I would have never thought I have taken the time to think about how life would be different if I wasn't the oldest child of my mother's three children. If you are the oldest of your siblings, then you can possibly relate the amount of stress, comparison, or even envy there can be when you are the oldest one. 

Photo by Johnathan Kaufman on Unsplash

I grew up quickly. I was considered a mother figure in my younger sister and brother's lives. At seven years of age, I was making bottles, cleaning the house, changing diapers, paying bills over the phone, and helping my little sister learn to read, write, and do her homework.

I was overwhelmed and drained as I child. I knew and understood the responsibility of having to raise children without a father. My mother did the best that she could. I just picked up where she left off with parenting, sadly. I was also parenting myself by making sure I did my homework, cleaned up behind myself, and checking grades on progress reports and report cards. By the time I was 16, 

I had become rebellious and felt misunderstood and stunted by my childhood trauma. Then by 19, I felt like a failure. My younger brother was already being detained by the police and cursing me, our sister, and mother out for filth. I feared motherhood because of my childhood circumstances and how I was practically raising my own younger sister and brother at such a young age.

The feeling of not being "strong" enough to be a mother went away when I conceived my son. For years even after leaving home at 19 years old, I still was being a motherly figure in my sibling's lives. My younger brother had gotten locked up yet again while in high school, and then was sent to a juvenile detention center. My mother confided in me in phone conversations about how upset and angry she was with herself and her ability to provide his needs.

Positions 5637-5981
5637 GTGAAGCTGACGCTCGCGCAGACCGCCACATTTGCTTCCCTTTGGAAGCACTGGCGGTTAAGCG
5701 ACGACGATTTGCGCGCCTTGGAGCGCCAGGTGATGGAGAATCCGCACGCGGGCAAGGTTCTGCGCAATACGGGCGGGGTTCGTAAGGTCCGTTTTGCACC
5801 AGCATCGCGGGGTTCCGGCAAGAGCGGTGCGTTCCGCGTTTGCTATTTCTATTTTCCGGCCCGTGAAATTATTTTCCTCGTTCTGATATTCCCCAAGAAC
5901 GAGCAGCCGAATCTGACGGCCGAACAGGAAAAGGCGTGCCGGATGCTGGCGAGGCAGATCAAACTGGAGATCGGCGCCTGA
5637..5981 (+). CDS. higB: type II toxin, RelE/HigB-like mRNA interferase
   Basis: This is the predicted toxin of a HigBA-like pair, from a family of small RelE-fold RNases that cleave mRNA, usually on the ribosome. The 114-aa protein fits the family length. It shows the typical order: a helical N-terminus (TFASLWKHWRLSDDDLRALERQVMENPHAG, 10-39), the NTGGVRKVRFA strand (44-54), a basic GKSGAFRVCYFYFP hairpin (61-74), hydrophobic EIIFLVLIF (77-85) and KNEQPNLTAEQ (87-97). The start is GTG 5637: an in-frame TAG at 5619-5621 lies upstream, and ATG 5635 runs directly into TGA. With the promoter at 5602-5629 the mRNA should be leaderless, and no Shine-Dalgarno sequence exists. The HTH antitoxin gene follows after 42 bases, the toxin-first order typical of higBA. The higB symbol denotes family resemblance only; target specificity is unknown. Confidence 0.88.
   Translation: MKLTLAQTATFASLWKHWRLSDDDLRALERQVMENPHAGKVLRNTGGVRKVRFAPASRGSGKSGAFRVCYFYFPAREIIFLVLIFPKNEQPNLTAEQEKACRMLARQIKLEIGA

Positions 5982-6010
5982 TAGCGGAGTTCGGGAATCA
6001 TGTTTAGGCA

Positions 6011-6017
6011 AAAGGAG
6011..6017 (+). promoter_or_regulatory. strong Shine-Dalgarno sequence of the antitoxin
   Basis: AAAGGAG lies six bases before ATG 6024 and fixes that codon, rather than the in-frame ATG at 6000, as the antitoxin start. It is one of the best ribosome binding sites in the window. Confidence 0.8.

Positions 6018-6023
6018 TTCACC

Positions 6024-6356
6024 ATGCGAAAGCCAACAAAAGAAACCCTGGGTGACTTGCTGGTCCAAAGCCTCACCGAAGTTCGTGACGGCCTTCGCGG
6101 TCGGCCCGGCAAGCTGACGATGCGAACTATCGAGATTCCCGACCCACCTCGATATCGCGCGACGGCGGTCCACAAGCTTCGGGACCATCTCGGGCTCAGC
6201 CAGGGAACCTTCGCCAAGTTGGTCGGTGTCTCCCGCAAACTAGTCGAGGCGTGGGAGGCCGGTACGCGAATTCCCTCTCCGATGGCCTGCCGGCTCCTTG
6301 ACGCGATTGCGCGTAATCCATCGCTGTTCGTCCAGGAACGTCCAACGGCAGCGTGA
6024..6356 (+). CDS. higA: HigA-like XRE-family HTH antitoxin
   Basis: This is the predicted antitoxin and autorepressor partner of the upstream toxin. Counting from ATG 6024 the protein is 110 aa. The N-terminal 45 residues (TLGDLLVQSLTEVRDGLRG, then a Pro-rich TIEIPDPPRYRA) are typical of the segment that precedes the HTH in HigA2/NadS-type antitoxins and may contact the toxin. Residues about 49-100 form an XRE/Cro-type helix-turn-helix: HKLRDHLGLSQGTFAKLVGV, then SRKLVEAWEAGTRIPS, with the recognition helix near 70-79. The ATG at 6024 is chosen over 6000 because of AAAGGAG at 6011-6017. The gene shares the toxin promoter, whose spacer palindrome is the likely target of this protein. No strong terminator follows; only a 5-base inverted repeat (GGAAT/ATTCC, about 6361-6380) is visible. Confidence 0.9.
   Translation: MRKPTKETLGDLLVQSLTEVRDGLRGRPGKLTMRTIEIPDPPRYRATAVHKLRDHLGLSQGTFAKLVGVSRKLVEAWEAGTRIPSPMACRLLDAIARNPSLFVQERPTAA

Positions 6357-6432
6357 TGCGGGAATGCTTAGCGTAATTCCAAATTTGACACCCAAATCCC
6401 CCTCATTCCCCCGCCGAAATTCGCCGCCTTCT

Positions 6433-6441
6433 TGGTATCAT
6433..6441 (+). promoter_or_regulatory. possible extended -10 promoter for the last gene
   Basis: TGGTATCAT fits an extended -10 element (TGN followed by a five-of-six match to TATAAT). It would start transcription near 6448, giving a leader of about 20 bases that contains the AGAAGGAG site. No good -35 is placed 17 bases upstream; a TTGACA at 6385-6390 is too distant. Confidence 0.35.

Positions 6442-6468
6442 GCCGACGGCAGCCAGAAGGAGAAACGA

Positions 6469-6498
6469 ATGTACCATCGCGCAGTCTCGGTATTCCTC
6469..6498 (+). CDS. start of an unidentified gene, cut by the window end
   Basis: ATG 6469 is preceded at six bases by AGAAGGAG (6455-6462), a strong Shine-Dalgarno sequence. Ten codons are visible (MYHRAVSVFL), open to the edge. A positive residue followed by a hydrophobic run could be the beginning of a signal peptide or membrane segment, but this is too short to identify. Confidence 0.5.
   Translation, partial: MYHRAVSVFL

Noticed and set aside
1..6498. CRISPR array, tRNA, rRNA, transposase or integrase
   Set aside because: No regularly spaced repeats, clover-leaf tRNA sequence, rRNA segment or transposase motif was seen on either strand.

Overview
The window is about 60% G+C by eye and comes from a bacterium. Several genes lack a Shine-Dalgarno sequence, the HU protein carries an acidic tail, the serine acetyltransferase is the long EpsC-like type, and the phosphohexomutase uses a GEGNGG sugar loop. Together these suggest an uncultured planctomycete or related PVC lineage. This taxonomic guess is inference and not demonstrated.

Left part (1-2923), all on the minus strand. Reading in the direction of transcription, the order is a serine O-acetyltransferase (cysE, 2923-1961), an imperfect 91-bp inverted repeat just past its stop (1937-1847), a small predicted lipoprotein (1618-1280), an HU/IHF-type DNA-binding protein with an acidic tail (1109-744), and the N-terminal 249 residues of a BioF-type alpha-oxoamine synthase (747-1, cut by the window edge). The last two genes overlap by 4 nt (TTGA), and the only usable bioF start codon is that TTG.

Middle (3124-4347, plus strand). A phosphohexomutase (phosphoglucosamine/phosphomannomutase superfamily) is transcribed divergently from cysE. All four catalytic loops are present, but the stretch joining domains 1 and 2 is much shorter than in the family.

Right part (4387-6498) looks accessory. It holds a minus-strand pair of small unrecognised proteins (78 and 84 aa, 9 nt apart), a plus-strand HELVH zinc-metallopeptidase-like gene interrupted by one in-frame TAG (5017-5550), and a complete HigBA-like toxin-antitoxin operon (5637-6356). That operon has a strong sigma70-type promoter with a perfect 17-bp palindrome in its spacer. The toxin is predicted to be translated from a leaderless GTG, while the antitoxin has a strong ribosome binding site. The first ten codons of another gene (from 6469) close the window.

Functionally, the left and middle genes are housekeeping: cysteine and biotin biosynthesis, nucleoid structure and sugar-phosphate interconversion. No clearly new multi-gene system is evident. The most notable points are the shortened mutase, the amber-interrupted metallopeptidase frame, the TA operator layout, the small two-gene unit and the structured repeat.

I used to tell her that he made his own choices, and none of his decisions were forced even from being a fatherless child. My mother wasn't able to visit and hardly talk on the phone with him while in juvie. Our auntie didn't care or place any effort into driving or getting someone to take her to the juvenile detention center. 

My younger sister, who's three years younger than me, had a car and did not drive to visit him neither. The only person who came through for him was me. I gave him money to put on his books, a listening ear, cash down on phone calls, and even signed electronically his paperwork so he can progress on through the time he had to serve while in juvie.

I did not have much to give him back in 2016, but support and any few dollars I was able to keep to the side to put on his books. As much as I thought he was thankful for me and my genuine effort to look out for him, he eventually turned on me. He held a then unspoken grudge against me. Even after another year of him getting locked up again in parish prison, I supported him. I gave support, money, and a listening ear, and it wasn't good enough. 

Nothing was good enough for him. 

I guess I was still doing my sisterly motherly duties again, and it came back to bite me in the ass. He ended up cursing me out due to not calling, texting, or contacting him the way that he thought I should have been doing, but as a "mother." He failed to value that I was his sister and not his mother and never will be his mother. However, I still blamed myself for overstepping my boundaries at such a young age from being pressured by my mom. I've learned that I used to give my family too much access to me, my time, and the limited finances I had. None of them were ever able to pour into me. My mother's prayers covered me but did not shield me from the hurt, pain, or childhood trauma I endured.

I gave them too much of me willingly without hesitation. I'm no longer open to the drama, chaos, manipulation, and lies they always have for me. I've poured from a half-empty cup for long enough. I will not be belittled, cursed out, or written off for treating people according to how they treat me.

These days I am giving myself compassion, grace, and more self-love. I've even been growing through my therapy sessions with my therapist. How do you deal with toxic family members when you know you did them nothing wrong? Share your truth in the comment box below or email me.

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